This week I received a notification to photograph a sunken houseboat just outside La Crescent, Minnesota.
According to the Associated Press quoting the Winona County sheriff’s office, “A houseboat that went through a lock and dam roller gate and tossed 11 people into the Mississippi River had electrical and mechanical problems that caused its motor to fail.”
Several passengers were taken to the hospital for treament. This story hit home because I know the owner of the houseboat rental company, and I myself work and play on the river.
This trip started out like many others, weekend plans of boating and having water fun; but something went terribly wrong for that crew. The engine malfunctioned, eventually pushing the boat into one of the roller gates of lock and dam number 7.
The crew acted quickly, one of the crew tried to tie off on the pillar next to the roller gate, but failed. Quick thinking from one of the crewmembers saved everyone’s life by instructing them to get life jackets on. They quickly evacuated the houseboat onto the chaser boat (a smaller boat that is often tied off to a houseboat) but due to weight and current, the chaser boat capsized and everyone went through the roller gate.
The lock staff got their rescue boat in the water, and the captain from the Best Dam Fishing Float (a fishing float across from the Lock) came over in his pontoon quickly got all eleven passengers out of the water. Six of the eleven went to the hospital for hypothermia and non-life threatening injuries.
This story brings to light something that comes to mind every time I put in: NEVER TAKE THE RIVER FOR GRANTED, especially this time of year when the water is high and unstable.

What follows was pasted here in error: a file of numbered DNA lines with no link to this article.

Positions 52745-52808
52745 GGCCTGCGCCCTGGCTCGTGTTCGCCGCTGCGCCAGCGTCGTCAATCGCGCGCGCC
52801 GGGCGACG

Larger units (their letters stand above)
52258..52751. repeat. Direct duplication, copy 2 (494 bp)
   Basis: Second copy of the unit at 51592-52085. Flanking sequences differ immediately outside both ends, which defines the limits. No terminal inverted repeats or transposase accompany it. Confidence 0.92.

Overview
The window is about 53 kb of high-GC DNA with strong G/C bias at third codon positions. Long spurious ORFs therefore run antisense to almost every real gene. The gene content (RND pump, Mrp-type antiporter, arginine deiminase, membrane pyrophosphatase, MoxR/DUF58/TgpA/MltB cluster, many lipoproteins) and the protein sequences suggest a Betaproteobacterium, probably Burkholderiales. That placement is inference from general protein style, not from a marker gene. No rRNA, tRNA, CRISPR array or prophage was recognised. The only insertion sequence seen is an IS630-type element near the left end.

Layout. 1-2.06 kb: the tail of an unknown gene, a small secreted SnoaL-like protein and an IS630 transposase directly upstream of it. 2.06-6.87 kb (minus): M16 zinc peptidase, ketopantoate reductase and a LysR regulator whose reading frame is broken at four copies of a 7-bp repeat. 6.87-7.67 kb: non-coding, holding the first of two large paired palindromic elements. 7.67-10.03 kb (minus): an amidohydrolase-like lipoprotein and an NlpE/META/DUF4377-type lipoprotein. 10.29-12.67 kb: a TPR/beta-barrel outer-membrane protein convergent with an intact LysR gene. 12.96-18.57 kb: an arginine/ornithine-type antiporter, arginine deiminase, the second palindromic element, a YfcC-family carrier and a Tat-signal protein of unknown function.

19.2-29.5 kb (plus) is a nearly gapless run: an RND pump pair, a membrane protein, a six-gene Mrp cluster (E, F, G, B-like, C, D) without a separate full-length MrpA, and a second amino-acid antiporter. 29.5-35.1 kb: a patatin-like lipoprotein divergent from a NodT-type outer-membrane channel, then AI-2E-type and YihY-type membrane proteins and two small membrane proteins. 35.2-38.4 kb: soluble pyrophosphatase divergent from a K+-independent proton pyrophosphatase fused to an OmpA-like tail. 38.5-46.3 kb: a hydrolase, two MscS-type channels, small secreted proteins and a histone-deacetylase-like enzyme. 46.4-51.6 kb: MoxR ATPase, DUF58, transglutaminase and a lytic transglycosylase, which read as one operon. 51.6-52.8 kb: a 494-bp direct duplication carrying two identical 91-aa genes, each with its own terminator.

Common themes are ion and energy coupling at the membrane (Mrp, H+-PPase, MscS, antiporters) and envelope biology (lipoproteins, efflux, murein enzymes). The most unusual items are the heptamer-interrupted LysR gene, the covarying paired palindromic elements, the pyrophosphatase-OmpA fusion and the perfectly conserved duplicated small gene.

How to prepare
Always wear your life vest. Last year, I saw a bass boat slam into the side of a flat bottom boat with six passengers–yes, it happens that quickly. Everyone came out all right, shaken but not dead. The bass boater was coming out of plane, and the flat bottom drifted into his blind spot.
Had the passengers not had a life jacket on, or they were knocked unconscious, they would not have had time to put a jacket on in the water or mid collision.
Life vest regulations vary from state to state, so check regulations before going out on the water. But keep in mind; they are useless if they aren’t one. According to the U.S. Coastguard, “the only effective life jacket is the one being worn.”
Another way to be prepared for catastrophes is to simply talk about it. Granted, it’s not very fun to talk about disaster plans, and everyone is itching to hit the water. But holding safety meetings and doing drills is the only way to really know if your plan works.
Always tell people where you are going, and when you plan on being back; and if your plans change–check in. Lastly, keep your cell phone in a waterproof box, there are several good ones on the market. You can also carry it in a Ziploc bag.
Keep in mind that when things go wrong on the water, they go wrong quickly, leaving little time for reaction and action. Keeping safety first in mind could make your summer last a lot longer.
Image by Anthony Larson